The King Comes to the City

I pastor a congregation of people who clap their hands a lot. We clap while singing. We clap when fellow worshipers speak a word of testimony and mutual encouragement. Once in a while the congregation even claps when I make a strong point in my sermon.

We have no prescribed pattern for clapping, no rules for when it is or is not appropriate. But I can think of at least one time when it would be impossible and wrong for us not to clap…

Let me back up a little. Ten years ago, on Palm Sunday, we had our first worship service here at Roseland Christian Ministries Center (RCMC) on Chicago’s south side. We’re located in a neighborhood that has been severely ravaged during the last decade. (Even today there are twenty-three boarded up, abandoned houses within two blocks of where I sit to write this.) Because we minister to many harassed and helpless sheep, we stay open seven days a week, twenty-four hours a day, from November to April. The Black Gangster Disciple Nation and the El Rukns are both on our turf. (Last evening four of our teens got stomped on and beat up by thirty BGDN members.) We’ve had a murder —not in the cathedral, but in the parking lot outside. And last winter four of our families were without heat. It’s tough.

But the people know how to clap.

Every year it’s the Palm Sunday clapping that sends shivers up my spine. On that day I think it’d be wrong for the people not to clap their hands. The applause, I say, makes them participants in the drama of Christ the King entering the city.

The service begins with the children. They come in waving palm branches and singing “Hallelujah! King Jesus!” They do so both in anticipation of the day when we will all stand before the throne, holding palm branches in our hands (Rev. 7:9), and in remembrance of the first Palm Sunday celebration.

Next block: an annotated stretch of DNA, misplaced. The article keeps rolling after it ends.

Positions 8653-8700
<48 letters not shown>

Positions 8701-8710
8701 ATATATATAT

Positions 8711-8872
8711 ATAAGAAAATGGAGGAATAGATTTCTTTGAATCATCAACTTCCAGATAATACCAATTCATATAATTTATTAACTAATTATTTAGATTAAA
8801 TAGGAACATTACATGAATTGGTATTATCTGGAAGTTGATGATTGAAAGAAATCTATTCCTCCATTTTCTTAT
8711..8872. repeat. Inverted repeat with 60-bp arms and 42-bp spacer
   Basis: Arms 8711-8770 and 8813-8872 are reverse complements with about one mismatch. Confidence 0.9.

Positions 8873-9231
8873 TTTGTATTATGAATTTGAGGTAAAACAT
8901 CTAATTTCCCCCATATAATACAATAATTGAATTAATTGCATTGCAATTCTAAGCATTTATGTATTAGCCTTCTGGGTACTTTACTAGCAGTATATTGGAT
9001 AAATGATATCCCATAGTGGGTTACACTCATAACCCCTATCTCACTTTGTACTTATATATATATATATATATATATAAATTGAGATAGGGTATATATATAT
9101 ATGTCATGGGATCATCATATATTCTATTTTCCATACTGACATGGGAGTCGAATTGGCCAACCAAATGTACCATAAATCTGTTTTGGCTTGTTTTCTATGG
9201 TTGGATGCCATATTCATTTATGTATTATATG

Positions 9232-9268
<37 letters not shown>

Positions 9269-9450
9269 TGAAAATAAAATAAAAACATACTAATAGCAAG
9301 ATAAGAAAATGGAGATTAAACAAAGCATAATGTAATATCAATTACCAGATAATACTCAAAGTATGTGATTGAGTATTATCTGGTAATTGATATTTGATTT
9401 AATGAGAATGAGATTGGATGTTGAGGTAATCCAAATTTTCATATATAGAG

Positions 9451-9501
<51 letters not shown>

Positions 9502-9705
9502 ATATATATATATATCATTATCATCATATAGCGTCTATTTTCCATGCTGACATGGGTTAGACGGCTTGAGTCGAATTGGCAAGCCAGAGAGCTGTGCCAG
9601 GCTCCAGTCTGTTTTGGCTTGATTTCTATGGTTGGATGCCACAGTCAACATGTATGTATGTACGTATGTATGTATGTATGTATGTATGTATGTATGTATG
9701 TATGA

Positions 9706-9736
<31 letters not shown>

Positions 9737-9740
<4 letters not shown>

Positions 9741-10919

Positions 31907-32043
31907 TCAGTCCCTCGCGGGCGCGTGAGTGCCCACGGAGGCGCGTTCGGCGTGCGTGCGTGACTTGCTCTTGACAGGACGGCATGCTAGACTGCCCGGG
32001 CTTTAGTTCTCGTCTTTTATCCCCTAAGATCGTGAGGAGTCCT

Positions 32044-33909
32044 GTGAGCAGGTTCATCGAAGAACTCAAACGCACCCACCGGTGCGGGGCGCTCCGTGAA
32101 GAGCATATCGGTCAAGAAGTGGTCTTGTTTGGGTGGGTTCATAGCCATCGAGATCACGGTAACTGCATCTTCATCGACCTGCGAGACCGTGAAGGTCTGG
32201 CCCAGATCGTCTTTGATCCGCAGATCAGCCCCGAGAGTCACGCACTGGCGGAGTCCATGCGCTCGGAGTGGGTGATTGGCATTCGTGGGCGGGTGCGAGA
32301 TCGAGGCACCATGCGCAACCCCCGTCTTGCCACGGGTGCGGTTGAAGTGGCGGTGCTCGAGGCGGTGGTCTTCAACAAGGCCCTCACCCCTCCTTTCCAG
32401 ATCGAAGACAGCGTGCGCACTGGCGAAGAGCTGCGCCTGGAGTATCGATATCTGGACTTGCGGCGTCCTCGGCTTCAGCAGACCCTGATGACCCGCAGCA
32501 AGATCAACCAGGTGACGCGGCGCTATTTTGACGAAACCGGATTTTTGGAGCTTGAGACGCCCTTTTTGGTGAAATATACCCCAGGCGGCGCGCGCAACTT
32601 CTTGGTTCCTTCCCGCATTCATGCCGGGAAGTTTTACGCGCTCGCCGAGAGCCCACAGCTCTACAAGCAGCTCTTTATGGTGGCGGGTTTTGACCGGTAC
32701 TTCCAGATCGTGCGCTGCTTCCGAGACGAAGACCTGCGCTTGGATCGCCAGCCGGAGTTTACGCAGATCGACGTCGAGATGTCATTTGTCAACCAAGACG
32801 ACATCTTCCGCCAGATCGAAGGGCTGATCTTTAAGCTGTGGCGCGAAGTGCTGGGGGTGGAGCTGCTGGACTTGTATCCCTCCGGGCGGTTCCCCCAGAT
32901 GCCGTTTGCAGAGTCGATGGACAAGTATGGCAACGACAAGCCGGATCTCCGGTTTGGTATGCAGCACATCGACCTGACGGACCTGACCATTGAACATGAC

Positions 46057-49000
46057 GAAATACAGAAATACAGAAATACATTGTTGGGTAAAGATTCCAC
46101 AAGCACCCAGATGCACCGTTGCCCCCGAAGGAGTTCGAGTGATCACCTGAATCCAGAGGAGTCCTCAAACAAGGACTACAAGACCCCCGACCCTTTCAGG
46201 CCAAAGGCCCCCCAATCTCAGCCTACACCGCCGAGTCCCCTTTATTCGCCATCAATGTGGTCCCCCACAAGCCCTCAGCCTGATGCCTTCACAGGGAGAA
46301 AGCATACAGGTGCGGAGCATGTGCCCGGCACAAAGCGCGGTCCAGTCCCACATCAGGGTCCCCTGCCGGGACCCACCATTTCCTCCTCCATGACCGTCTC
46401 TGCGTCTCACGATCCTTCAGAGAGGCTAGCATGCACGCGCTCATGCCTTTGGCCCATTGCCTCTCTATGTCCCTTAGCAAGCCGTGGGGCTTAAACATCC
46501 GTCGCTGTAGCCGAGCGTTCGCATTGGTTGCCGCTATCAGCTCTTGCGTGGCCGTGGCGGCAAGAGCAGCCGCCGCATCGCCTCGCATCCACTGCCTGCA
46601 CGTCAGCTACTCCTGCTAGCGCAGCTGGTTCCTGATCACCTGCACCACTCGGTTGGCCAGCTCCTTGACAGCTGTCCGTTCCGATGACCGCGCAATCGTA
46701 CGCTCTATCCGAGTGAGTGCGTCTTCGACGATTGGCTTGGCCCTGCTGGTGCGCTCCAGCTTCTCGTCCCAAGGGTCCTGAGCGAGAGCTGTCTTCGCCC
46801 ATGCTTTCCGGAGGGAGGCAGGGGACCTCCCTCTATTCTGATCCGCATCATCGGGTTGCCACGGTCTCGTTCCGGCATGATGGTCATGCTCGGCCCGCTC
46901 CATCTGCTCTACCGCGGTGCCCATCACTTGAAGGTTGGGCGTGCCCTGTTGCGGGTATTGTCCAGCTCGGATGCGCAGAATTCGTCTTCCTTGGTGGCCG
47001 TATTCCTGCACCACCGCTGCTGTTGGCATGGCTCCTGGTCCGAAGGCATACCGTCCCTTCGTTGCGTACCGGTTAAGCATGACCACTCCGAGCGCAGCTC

But in this special service we do more than anticipate and remember. We reenact the drama of redemption and act out the present ongoing work of redemption in the city. The movement within the service keeps working that theme of the reality of the kingship of Jesus. Psalm 24 is read as high drama. The gospel choir, with piano and drums and tambourine, leads the congregation in songs of praise. RCMC’s birthday anniversary turns into a celebration of Christ in the concrete city.

Palm Sunday is also the one time during the year when I preach a first-person-singular sermon. One time I was a twelve-year-old boy who was present in Jerusalem when Jesus wept over the city (Luke 19:41). I saw him sobbing. I saw the dirty tracks running down his face. I heard the disciples and the children shout their hosannas. I saw the Pharisees become incensed. I heard Jesus announce that somebody or something in creation would shout—no matter what. It couldn’t be any other way. And then I, a grinning twelve-year-old kid with a chick tucked under my arm (“O Jerusalem, Jerusalem, how often I wanted to gather your children as a hen gathers her chicks…”), walked up to the donkey Jesus was riding on, slapped it on the rear end, and shouted, "Ride on, King Jesus!"

And that’s when the congregation spontaneously broke into applause. And I felt that if they had been quiet, the stones would have shouted. The people were not only an audience listening to a sermon but participants in the ongoing drama of redemption.They had a sense that Jesus was coming, as King, to Chicago— and that the celebration would continue on into the Holy City of God.

I’d like to tell you how we, as a Reformed church, then moved on in the liturgy to “Words of Testimony and Mutual Encouragement.” Clapping in church, on Palm Sunday, is a testimony and an encouragement.

The people clap their hands a lot.

Anthony Van Zanten is a retired pastor of Roseland Christian Ministries Center in Chicago.


Reformed Worship 2 © December 1986, Calvin Institute of Christian Worship. Used by permission.